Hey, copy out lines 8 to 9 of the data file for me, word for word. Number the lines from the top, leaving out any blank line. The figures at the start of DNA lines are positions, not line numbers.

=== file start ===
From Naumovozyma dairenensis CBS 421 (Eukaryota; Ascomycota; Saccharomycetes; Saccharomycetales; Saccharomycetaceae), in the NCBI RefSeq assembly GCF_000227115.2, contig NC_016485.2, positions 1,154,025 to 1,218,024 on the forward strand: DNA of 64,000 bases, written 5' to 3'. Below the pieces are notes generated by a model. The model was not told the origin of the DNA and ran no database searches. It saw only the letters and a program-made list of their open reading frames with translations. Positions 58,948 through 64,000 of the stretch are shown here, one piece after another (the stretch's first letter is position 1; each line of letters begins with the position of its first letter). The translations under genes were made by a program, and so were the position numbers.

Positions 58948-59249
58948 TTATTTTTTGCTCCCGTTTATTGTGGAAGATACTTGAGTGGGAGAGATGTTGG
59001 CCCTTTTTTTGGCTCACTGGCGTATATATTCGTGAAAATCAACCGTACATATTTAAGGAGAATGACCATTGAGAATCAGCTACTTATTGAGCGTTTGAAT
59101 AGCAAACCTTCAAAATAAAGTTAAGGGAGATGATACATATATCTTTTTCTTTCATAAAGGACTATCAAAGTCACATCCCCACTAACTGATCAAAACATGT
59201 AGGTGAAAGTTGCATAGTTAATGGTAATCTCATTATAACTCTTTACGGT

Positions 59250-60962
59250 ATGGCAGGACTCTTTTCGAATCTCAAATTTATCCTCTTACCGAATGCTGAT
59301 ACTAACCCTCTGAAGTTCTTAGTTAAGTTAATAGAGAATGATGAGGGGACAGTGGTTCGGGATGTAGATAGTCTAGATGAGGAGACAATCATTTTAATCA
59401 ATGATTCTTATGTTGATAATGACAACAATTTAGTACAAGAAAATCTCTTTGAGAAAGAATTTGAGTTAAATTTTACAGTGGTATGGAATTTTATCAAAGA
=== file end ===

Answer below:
59250 ATGGCAGGACTCTTTTCGAATCTCAAATTTATCCTCTTACCGAATGCTGAT
59301 ACTAACCCTCTGAAGTTCTTAGTTAAGTTAATAGAGAATGATGAGGGGACAGTGGTTCGGGATGTAGATAGTCTAGATGAGGAGACAATCATTTTAATCA